Would you let users vouch for unknown software’s safety with an upvote? Google does
POLL Google has revealed that its internal anti-malware tools include a “social voting” scheme that lets staff vouch for code they want to install won’t do any damage.
The ad and search giant’s rationale is that blocking all unknown software works but may limit productivity, while blocking only known unsafe software requires a lot of vetting.
“The obvious difficulty is that the more freedom you want to allow over the software your workforce can install outside your pre-vetted software, the more unmanageable the policy becomes,” wrote Max Saltonstall, a developer advocate at Google Cloud.
Google’s answer is code called Upvote that it’s just posted to GitHub.
“Upvote consists of both a web-based frontend for user voting and a policy server that works with the Santa system for Mac OS and the Carbon Black Protection (formerly Bit9) system for Windows,” Saltonstall wrote.
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“When a user (a Mac user, in this example) tries to run an unknown binary Santa—running in ’lockdown’ mode, allowing only allowed software to run—blocks the binary and Upvote allows the user to vote to allow it, surfacing a VirusTotal analysis so that they can make an informed decision.”
“If others also vote to allow it and the total number of votes reaches a certain threshold, the voters—and only these voters—can then run the software.”
“This threshold is the first of two thresholds—a ‘local’ one and a ‘global’ one—that Upvote enforces. Voting continues even after the local threshold has been reached and anyone else who wants to run the software will still need to vote to allow it before they can run it. The voting stops only when the higher global threshold is reached, and only then is the software allowed for all users. You set the levels for these thresholds.”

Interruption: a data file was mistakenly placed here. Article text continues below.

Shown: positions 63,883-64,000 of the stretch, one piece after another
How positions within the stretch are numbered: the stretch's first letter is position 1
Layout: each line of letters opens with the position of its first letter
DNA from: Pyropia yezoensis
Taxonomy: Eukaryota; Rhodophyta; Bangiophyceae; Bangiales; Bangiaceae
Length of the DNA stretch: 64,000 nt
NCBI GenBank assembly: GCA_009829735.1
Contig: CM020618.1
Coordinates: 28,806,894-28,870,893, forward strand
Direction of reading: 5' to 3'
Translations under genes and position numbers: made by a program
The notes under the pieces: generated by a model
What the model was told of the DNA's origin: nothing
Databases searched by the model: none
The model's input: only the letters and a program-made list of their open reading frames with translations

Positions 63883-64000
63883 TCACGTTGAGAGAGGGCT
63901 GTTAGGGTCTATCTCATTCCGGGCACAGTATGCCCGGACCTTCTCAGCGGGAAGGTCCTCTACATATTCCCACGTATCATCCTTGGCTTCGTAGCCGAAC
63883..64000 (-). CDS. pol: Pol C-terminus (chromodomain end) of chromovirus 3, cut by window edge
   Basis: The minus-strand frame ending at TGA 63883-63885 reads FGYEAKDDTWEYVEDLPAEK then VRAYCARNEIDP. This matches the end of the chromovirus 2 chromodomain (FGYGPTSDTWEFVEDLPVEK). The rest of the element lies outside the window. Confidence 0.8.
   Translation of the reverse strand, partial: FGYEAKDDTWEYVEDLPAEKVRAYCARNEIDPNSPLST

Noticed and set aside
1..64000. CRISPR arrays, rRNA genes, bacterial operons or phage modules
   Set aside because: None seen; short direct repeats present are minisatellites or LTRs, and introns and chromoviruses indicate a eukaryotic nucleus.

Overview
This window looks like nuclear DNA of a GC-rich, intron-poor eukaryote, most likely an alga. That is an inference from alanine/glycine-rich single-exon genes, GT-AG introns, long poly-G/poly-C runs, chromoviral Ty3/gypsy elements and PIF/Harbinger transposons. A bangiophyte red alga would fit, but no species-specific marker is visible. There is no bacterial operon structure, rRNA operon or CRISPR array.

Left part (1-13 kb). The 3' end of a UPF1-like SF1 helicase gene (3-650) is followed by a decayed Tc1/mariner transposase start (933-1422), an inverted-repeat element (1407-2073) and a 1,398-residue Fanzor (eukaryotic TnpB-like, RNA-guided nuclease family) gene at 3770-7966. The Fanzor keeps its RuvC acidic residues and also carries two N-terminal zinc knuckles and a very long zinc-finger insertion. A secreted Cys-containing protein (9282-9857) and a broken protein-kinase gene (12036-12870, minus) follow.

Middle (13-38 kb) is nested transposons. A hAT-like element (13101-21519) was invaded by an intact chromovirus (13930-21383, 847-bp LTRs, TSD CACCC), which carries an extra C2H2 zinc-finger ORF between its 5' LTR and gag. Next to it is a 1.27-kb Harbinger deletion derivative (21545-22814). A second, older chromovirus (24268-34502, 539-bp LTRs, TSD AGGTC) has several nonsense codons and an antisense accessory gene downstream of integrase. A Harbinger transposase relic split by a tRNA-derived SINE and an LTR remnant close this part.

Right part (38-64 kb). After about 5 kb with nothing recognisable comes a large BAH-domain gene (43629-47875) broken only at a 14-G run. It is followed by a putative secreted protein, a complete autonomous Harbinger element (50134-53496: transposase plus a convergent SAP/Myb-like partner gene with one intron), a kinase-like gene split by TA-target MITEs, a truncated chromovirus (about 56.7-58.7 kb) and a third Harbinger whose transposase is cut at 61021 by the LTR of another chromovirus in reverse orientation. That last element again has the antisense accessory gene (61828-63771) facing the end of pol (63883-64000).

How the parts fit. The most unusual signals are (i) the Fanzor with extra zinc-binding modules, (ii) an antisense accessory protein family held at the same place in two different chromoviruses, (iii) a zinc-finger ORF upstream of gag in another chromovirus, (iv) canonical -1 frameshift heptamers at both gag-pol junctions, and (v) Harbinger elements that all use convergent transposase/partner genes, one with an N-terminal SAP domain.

Even a single downvote, however, disables voting “until an admin reviews the binary and either unflags it or downvotes it further to deny it as malware.”
Admins can also approve software in advance, so that users can run it without voting.
Saltonstall admits that this approach is risky because users could be wrong in their assessment than code is not naughty.
But he thinks the threshold scheme limits the impact of mistaken assessments. “Any potential infection is restricted by default to the subset of computers whose users have voted,” he wrote. “The fleet as a whole is protected until the global threshold—which you’d naturally want to set as a very high bar—is reached.”
Google is still working on Upvote and Santa for its own use but has created GitHub repos of both. Upvote’s repo has not had much recent love. Santa’s seen action in February.
Over to you now, dear reader. What do you think of Google’s voting scheme? ®
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